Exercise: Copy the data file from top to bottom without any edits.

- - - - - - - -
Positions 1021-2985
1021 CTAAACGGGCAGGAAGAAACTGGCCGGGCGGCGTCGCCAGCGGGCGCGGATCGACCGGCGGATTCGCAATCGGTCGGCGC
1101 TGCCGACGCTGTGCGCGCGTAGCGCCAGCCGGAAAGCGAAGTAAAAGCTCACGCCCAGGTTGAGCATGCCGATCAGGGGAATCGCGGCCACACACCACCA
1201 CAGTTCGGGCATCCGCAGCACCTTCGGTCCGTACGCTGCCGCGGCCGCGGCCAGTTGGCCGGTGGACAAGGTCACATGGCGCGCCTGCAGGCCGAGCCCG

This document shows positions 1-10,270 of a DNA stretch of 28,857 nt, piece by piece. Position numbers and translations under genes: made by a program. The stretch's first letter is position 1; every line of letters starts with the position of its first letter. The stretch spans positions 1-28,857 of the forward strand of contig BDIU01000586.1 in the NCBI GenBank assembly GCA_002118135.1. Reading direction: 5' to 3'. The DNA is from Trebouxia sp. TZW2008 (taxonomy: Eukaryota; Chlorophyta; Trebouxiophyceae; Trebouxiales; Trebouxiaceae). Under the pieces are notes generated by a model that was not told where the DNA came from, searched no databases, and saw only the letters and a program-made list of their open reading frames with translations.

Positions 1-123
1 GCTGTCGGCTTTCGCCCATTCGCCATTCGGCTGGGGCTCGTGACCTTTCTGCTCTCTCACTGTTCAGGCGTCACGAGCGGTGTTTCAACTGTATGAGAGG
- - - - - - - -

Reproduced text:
Positions 1021-2985
1021 CTAAACGGGCAGGAAGAAACTGGCCGGGCGGCGTCGCCAGCGGGCGCGGATCGACCGGCGGATTCGCAATCGGTCGGCGC
1101 TGCCGACGCTGTGCGCGCGTAGCGCCAGCCGGAAAGCGAAGTAAAAGCTCACGCCCAGGTTGAGCATGCCGATCAGGGGAATCGCGGCCACACACCACCA
1201 CAGTTCGGGCATCCGCAGCACCTTCGGTCCGTACGCTGCCGCGGCCGCGGCCAGTTGGCCGGTGGACAAGGTCACATGGCGCGCCTGCAGGCCGAGCCCG

This document shows positions 1-10,270 of a DNA stretch of 28,857 nt, piece by piece. Position numbers and translations under genes: made by a program. The stretch's first letter is position 1; every line of letters starts with the position of its first letter. The stretch spans positions 1-28,857 of the forward strand of contig BDIU01000586.1 in the NCBI GenBank assembly GCA_002118135.1. Reading direction: 5' to 3'. The DNA is from Trebouxia sp. TZW2008 (taxonomy: Eukaryota; Chlorophyta; Trebouxiophyceae; Trebouxiales; Trebouxiaceae). Under the pieces are notes generated by a model that was not told where the DNA came from, searched no databases, and saw only the letters and a program-made list of their open reading frames with translations.

Positions 1-123
1 GCTGTCGGCTTTCGCCCATTCGCCATTCGGCTGGGGCTCGTGACCTTTCTGCTCTCTCACTGTTCAGGCGTCACGAGCGGTGTTTCAACTGTATGAGAGG